During the first week of college, you meet your roommate, eat in the dining hall for the first time, make your first friend and attend the obligatory session on sex education. However, after only spending a few hours in a basement classroom learning about sexually transmitted infections and protection methods, one often has to actively seek out knowledge concerning safe sex throughout the remainder of their college careers. With that being said, the Editorial Board of The Old Gold & Black commends Student Government for organizing multiple efforts to increase sex health awareness on campus (more information on page 5).
One of the initiatives organized by Student Government includes condom dispensing machines being installed in every residence hall. Currently, free condoms are only available in Student Health and the Intercultural Center. Widening access to this form of protection will provide students with a necessary convenience that is part of a sexually healthy student body. Further, however, the Editorial Board of The Old Gold & Black hopes that discussions surrounding safe sex methods will become destigmatized as access to condoms and other methods of birth control increase on campus. Student Government has also announced a similar program, titled the Safer Sex Express, which will deliver condoms and other products directly to students’ personal mailboxes on campus.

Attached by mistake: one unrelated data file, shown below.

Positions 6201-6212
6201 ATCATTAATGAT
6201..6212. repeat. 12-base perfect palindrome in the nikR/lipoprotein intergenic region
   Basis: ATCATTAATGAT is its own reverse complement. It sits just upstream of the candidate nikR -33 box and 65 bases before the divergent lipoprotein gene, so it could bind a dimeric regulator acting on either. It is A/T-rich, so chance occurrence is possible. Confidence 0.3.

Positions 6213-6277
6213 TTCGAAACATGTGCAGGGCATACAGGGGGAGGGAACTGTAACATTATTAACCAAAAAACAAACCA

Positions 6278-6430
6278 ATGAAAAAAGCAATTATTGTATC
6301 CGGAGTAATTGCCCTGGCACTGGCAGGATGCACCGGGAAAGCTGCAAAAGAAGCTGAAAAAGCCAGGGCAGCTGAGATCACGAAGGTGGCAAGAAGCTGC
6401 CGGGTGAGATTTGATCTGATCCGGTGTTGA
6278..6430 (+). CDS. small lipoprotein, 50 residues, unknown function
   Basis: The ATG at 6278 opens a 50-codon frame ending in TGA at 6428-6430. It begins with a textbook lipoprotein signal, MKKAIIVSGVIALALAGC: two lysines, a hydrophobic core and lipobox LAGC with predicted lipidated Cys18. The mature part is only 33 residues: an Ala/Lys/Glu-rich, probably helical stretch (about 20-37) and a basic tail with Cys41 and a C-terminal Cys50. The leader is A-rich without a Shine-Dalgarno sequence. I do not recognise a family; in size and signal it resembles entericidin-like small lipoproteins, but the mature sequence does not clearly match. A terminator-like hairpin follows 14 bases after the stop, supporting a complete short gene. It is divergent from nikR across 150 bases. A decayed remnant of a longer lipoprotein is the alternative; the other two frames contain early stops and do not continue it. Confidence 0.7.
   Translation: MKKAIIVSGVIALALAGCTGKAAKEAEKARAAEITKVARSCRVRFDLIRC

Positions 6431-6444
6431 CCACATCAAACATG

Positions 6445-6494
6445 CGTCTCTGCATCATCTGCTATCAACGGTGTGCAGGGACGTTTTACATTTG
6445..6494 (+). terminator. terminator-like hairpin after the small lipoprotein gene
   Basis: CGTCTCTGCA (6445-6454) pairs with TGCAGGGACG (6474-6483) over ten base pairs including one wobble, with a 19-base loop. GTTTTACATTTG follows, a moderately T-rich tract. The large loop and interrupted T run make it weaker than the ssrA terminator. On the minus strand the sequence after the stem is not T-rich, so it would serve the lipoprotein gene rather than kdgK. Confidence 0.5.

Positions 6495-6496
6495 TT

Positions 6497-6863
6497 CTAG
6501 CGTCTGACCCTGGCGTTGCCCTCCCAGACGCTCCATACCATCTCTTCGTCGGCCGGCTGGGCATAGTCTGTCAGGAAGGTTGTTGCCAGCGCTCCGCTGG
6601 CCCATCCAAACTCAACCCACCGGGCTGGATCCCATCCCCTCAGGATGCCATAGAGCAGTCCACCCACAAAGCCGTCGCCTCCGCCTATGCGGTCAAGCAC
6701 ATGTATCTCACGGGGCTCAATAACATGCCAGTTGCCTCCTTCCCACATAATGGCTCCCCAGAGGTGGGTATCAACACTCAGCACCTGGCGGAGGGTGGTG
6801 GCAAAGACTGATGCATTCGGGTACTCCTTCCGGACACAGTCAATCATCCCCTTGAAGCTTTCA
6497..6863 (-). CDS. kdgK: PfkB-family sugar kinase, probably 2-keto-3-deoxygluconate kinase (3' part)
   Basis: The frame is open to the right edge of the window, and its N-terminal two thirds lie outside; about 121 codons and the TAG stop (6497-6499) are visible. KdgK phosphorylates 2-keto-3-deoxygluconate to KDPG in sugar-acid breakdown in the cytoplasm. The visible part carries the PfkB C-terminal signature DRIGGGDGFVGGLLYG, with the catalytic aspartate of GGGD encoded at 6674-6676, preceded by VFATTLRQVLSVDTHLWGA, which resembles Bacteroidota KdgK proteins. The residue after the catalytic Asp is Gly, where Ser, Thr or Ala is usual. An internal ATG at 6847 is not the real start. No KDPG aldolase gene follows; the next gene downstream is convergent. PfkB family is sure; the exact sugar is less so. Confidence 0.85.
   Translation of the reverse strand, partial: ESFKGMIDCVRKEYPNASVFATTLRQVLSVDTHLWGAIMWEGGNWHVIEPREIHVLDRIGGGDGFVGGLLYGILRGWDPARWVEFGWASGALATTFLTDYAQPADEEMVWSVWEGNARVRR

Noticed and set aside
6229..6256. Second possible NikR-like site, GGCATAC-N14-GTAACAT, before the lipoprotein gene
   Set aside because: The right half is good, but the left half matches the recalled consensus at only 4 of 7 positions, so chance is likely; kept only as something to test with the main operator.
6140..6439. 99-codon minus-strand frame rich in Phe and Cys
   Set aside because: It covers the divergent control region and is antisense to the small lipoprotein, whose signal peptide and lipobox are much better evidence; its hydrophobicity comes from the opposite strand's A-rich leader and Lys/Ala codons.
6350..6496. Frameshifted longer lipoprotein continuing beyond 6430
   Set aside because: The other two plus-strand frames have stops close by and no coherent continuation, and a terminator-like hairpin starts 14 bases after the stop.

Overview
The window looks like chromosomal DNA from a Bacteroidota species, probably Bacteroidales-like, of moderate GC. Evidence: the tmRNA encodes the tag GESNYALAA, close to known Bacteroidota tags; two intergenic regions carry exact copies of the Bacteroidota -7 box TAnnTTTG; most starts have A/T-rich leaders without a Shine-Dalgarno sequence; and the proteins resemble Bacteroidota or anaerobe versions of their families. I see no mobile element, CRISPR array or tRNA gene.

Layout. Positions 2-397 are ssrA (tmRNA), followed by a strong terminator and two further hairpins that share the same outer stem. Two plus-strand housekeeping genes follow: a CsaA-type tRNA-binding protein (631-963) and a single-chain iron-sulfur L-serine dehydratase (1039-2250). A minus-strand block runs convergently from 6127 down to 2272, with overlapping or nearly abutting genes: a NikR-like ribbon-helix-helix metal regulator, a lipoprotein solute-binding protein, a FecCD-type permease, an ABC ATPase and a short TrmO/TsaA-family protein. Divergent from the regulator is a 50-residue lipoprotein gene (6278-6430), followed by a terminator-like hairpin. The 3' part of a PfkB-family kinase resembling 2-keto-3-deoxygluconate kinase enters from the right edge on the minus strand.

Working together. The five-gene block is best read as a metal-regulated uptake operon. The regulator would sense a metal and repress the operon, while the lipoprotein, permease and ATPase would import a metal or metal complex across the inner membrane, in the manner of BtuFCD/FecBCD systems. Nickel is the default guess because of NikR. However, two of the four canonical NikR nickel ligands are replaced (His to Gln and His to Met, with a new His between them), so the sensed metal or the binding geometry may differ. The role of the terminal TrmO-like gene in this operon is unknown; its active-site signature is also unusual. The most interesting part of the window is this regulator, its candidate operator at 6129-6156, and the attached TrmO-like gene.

The Editorial Board … commends Student Government for organizing multiple efforts to increase sex health awareness …”
These two programs coincide with the upcoming Sex Week, which will start on March 30. Promoting both safe sex and a positive culture surrounding sex on campus, one of the events listed is “Tiegasm” — a session where students can tie-dye shirts and learn more about the different types of orgasms. The Editorial Board of The Old Gold & Black supports these efforts to erase taboos and promote healthy practices for those who choose to be sexually active on campus.
Having a constructive conversation about sex on campus is not only beneficial in terms of gaining knowledge about safe sex practices. Ideally, destigmatizing a prevalent activity on campus should lead to more positive changes concerning the campus culture surrounding STIs, sexual orientation and even sexual assault. Given that sexual interactions are a large part of college culture and are frankly inevitable, it is advantageous for both the university and students that Student Government is working to provide the necessary information and resources to the campus community. As our peers pioneer these efforts, more and more students will be equipped with the tools to make safe, smart choices.